Over the past few weeks we’ve been sharing stories about some of the inspiring community initiatives that have surfaced from the Covid-19 crisis. This week we focus on some of the work being done to reduce isolation and loneliness. According to a government report released early this year, loneliness can have a hugely negative impact on our health, wellbeing and self-esteem, as well as being linked to early deaths and an increased risk of illnesses such as coronary heart disease, stroke, depression, cognitive decline and Alzheimer’s.
In April we launched our new digital hub “Covid Brighton & Hove” - a coronavirus help directory for the city providing vital information through one trusted site. The site links people with a range of services and provides hundreds of signposts to help address many needs. From food shopping to financial assistance the site reminds visitors “You’re not alone. We’ll get through this together”.
After emergency food provision and housing information, the pages relating to loneliness have received the third highest number of visitors, demonstrating the high demand for services addressing loneliness and isolation. The pages on the Covid Brighton & Hove site contain many useful links to organisations tackling loneliness, such as Together co, LGBT Switchboard and Samaritans.
During the Covid-19 pandemic, we have built on our existing work, using a variety of approaches to reduce and prevent isolation. These include:
- Proactive outreach to identify and support vulnerable people and helping them to access appropriate pathways to statutory services, befriending, Mutual Aid and support networks.
- New Digital Hub. Covid Brighton & Hove new Digital Hub providing vital information through one trusted site and linking people with services.
- Off-line Support. Targeting those without Wi-fi, computer or mobile access - through phone support, phone trees, postal packs and hand delivered local CV-19 newsletters.
- Proactive social prescribing and getting crucial, up to date, CCG info to excluded people. Delivering specialist mental health support with BAME communities.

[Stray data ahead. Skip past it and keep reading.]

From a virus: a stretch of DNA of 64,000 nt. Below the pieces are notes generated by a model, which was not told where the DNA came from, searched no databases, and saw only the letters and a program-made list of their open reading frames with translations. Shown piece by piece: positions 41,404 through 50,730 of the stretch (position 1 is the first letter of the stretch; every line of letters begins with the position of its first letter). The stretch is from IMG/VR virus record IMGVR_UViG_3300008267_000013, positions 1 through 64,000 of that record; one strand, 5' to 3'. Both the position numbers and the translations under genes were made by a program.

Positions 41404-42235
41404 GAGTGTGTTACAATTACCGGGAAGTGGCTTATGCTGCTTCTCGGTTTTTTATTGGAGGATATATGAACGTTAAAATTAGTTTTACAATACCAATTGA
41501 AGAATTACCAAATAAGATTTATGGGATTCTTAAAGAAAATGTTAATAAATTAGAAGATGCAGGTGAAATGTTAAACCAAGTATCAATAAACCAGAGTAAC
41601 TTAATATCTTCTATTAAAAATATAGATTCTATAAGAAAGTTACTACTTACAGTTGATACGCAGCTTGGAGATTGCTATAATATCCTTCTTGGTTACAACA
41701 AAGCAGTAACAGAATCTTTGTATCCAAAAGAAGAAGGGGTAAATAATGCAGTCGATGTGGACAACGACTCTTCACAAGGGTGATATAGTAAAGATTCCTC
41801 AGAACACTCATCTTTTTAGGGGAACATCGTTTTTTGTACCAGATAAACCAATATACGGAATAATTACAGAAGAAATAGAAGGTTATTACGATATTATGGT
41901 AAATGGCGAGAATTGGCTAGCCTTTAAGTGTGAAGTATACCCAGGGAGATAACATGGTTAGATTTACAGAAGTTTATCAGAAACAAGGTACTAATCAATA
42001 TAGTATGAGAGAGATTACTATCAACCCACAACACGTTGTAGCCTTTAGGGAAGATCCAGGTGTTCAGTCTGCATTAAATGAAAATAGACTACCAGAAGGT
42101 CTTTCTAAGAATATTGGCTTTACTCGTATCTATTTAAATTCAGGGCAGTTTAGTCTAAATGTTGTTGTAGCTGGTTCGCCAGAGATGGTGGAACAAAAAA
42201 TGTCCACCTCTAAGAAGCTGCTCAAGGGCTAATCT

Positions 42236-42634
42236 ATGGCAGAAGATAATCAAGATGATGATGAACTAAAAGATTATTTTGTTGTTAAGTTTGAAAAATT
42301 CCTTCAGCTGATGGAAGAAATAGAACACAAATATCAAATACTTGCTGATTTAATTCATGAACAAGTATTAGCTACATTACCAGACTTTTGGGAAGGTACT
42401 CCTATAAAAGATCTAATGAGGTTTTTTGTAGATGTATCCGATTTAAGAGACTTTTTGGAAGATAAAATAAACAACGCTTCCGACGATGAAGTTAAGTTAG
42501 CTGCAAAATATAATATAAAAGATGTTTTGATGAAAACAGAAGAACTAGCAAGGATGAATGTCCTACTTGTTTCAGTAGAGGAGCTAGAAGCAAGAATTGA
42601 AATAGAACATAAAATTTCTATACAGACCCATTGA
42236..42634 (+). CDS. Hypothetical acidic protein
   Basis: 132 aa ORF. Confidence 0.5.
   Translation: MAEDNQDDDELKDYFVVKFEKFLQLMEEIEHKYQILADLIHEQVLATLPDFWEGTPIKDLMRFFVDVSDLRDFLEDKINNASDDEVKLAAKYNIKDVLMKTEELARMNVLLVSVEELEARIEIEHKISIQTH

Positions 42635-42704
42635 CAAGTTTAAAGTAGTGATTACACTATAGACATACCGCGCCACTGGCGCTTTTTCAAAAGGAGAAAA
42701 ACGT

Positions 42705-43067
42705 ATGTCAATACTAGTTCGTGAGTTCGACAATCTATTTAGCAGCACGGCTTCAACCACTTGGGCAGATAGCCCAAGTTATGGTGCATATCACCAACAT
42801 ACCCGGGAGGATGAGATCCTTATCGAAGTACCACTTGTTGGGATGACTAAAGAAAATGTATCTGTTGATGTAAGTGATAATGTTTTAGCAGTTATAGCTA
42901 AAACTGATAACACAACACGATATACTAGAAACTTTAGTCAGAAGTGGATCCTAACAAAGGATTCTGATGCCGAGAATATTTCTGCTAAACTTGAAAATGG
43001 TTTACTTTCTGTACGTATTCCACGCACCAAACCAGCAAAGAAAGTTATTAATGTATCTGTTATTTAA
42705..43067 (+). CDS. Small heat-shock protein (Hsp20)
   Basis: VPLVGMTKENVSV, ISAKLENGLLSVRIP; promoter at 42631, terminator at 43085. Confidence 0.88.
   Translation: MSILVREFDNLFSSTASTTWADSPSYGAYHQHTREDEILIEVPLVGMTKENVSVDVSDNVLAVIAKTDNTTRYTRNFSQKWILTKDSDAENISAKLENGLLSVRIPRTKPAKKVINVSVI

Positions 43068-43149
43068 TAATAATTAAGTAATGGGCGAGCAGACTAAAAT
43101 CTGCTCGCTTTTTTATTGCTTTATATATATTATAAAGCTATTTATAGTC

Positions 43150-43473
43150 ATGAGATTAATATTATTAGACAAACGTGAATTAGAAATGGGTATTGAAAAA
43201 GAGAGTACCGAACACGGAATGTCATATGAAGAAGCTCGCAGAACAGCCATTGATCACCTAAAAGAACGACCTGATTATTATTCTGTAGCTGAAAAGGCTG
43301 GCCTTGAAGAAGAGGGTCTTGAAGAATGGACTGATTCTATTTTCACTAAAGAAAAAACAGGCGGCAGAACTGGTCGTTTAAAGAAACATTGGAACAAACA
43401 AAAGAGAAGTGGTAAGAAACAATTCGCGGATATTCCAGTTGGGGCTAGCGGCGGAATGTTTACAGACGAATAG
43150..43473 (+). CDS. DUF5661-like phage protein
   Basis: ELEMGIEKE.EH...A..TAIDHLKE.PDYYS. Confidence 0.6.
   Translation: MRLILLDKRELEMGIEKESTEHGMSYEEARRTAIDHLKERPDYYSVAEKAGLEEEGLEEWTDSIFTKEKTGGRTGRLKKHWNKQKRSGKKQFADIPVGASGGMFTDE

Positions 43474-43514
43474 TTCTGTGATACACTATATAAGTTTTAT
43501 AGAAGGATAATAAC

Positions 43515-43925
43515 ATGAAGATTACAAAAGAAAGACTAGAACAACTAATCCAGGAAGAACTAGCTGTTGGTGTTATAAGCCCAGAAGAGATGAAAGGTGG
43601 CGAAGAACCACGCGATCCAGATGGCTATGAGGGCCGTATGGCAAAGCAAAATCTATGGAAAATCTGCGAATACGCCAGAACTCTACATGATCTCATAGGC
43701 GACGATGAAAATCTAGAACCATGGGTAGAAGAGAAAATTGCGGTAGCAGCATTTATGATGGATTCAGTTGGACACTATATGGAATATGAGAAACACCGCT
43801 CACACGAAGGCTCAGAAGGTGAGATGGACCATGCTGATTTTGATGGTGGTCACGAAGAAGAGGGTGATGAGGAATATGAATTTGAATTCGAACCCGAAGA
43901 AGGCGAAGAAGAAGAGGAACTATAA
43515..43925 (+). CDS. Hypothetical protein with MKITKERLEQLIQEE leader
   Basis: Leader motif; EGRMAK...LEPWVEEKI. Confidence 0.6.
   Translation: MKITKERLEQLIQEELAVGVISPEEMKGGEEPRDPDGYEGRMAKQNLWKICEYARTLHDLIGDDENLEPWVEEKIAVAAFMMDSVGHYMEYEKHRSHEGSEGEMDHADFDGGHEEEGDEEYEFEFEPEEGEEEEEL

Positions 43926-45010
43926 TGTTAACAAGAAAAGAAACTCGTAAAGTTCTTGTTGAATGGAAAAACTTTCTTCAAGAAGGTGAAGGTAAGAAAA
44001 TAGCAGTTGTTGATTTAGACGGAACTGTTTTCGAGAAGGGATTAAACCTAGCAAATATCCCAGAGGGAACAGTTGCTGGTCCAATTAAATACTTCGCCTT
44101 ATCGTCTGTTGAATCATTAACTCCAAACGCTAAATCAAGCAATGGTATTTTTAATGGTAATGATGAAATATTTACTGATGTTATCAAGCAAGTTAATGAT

- Youth Work. Coordinating online YW programme keeping young people connected and supported.
Here are some of the stories which show this work in action
PPE for care workers
The lack of PPE for care home workers since the Covid-19 outbreak has been well documented in the media, particularly in the early days of the outbreak and lockdown.
Ageing Well is a city partnership for the over 50’s led by Impact Initiatives and TDC is a partner in the East of the City. We use an asset based community development approach in which older volunteers are supported to develop their own groups and activities.
Our Ageing Well Project Manager and Participation Worker Sue Sayers supports older people to recognise their own skills and develop their capacity as volunteers. She also works just outside of our city boundaries in Peacehaven thanks to establishing a group at Downlands Court that is now self-financing and can buy in her support as necessary. Downlands court is a retirement scheme made up of one and two-bedroom apartments plus shared areas for residents which include a lounge, dining areas and a courtyard garden.
Kerry, the Care Manager wanted to organise activities for the residents but was unable to do so due to insufficient PPE – specifically face masks for staff. Through her work building relationships in the community over the years, TDC’s Sue has built up a network of volunteers. She was able to reach out through this network with a call out for PPE, to which Margaret, a craft volunteer, responded. Margaret passed the request on to Julie and Beryl who very quickly made 60 cotton, washable, double-layer, close-weave masks - enough for workers to have 3 each so they can wash and reuse their masks after each wear. This meant that activities could run safely with staff knowing they were doing all they could to protect the older residents in their homes.
Not only did this solve the problem but the care staff reported the masks “were much more comfortable than the ones they are usually supplied with and because they were made from pretty fabrics they were far nicer for the residents to see on the carers, particularly for those with dementia.”
And to sum up, Sue says “It was a win-win situation for all involved. Carers and residents were protected, residents’ day-to-day lives were brightened and our volunteers got the satisfaction of knowing they had made a real difference. We have learned that it is often the local solutions to a situation that produce the most appropriate answer”.
These photos show some of the face masks made by volunteers, Julie and Beryl, for carers at Downlands Court, and Kerry the care manager with one of her team.